Spotlighters & Artisphere present ‘The River and the Mountain’-Controversial Ugandan Play TONIGHT & Saturday

The  American Debut Reading of the Controversial play
THE RIVER AND THE MOUNTAIN
In August 2012, one line from one play changed Ugandan history. “I’m gay” was uttered by the main character from The River and the Mountain, making it the first Ugandan play ever to have an openly gay character. Due to this, the producer of the play, David Cecil, was arrested for offending the Ministry of Ethics in Uganda.  While Mr. Cecil has since been released and the charges were dropped, Uganda is still trying to pass through its parliament an anti-homosexuality bill. This bill in its original form sought to punish those who were gay with the death penalty. One member of Parliament has assured the public that the penalty has been decreased from death to life in prison, but the Parliament has not and will not make the revised bill available to the public to verify this. This bill has become informally known around the world as the “Kill the Gays” Bill.
THE RIVER AND THE MOUNTAIN
The original cast performing in Kampala, Uganda.

The original cast performing in Kampala, Uganda.

University of Nebraska at Lincoln lecturer, Sarah Imes Borden, wants to shed light on this revolutionary piece of art while exposing the underlying social issues. Along with playwright Beau Hopkins, Producer Dawn Marie Moe and Fight Director Ian Borden, Sarah will be introducing this very important work to audiences in the US through a series of staged readings. The readings will have a fundraising premiere in Lincoln, NE and then be performed in several venues along the East Coast this March. The readings in March will feature a performance by one of the original Ugandan cast members and talkbalks held by playwright Beau Hopkins.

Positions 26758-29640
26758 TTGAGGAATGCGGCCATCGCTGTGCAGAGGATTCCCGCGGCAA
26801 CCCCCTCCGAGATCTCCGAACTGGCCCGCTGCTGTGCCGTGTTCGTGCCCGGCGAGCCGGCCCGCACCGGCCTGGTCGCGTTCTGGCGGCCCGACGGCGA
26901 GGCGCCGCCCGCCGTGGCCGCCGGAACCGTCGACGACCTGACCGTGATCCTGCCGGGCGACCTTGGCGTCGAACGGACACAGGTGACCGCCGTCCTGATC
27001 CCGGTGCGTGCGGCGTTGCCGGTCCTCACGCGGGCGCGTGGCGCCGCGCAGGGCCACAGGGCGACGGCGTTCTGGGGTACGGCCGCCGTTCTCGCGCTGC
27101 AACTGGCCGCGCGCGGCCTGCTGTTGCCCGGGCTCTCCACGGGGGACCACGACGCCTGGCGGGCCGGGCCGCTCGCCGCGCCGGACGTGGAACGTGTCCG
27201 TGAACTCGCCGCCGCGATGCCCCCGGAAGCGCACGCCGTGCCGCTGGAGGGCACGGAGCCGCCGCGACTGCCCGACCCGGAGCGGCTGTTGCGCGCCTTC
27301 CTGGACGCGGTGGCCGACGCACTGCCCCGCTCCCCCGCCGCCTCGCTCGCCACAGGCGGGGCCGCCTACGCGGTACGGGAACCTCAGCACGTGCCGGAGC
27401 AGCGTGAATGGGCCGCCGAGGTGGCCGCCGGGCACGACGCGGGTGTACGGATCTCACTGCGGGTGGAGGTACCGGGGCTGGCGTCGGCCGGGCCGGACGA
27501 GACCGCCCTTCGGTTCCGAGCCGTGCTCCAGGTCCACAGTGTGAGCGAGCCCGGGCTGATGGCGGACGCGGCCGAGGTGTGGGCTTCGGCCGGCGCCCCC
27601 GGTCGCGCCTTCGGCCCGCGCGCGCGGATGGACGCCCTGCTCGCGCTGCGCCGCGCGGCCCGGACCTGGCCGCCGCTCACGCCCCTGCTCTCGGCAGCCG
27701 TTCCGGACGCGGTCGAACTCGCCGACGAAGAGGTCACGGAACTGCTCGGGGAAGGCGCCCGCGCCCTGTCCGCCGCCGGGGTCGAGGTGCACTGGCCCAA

This staged readings will feature a talk back to discuss this revolutionary piece of art and the underlying social issues with the playwright Beau Hopkins. One of the original actors in the play, Okuyo Prince was supposed to be here to be part of our cast but his travel to the U.S. to appear in the staged readings has been denied by the Ugandan government.

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The Spotlighters performance is TONIGHT – Thursday, March 21,  2013 at 8 PM.

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The Artisphere performance is on Saturday, March 23, 2013 at 7:30 PM

Actress and activist Melissa Fitzgerald (West Wing) will be appearing in our free staged reading of The River and the Mountain this Saturday at Artisphere. We just learned that she will be in the cast that, pending being approved for travel out of Uganda, will also include Okuyo Prynce, one of the actors from the original Ugandan production. U.S. producer/director Sarah Imes Borden appealed to Congressman Jim Moran who reached out to the U.S. State Department to plead for Okuyo’s approval for travel.  I know it’s close to the reading’s date but with this addition to the cast and Congressman Moran’s involvement, I thought your readers would want to know more about it.

In addition to her role in this reading, Melissa is currently involved in advocating for peace in northern Uganda and Central Africa—- speaking to groups all over the United States as part of an advocacy campaign to end the violence in Central Africa and several times on Capitol Hill.  In the summer of 2006 she traveled with International Medical Corps as a volunteer to war-torn northern Uganda to work with IMC’s gender based violence program and with malnourished children and their mothers, giving birth toHope Not Lost, an award winning short film she produced documenting her experience, narrated by Martin Sheen.  In 2007, she traveled back to northern Uganda as the producer of the award winning feature film, After Kony-Staging Hope, a documentary that follows Voices in Harmony as they take their unique theater program to northern Uganda.

Admission for both performances is FREE/Pay What You Can. 

DONATIONS at the event will be used to fund this important project.

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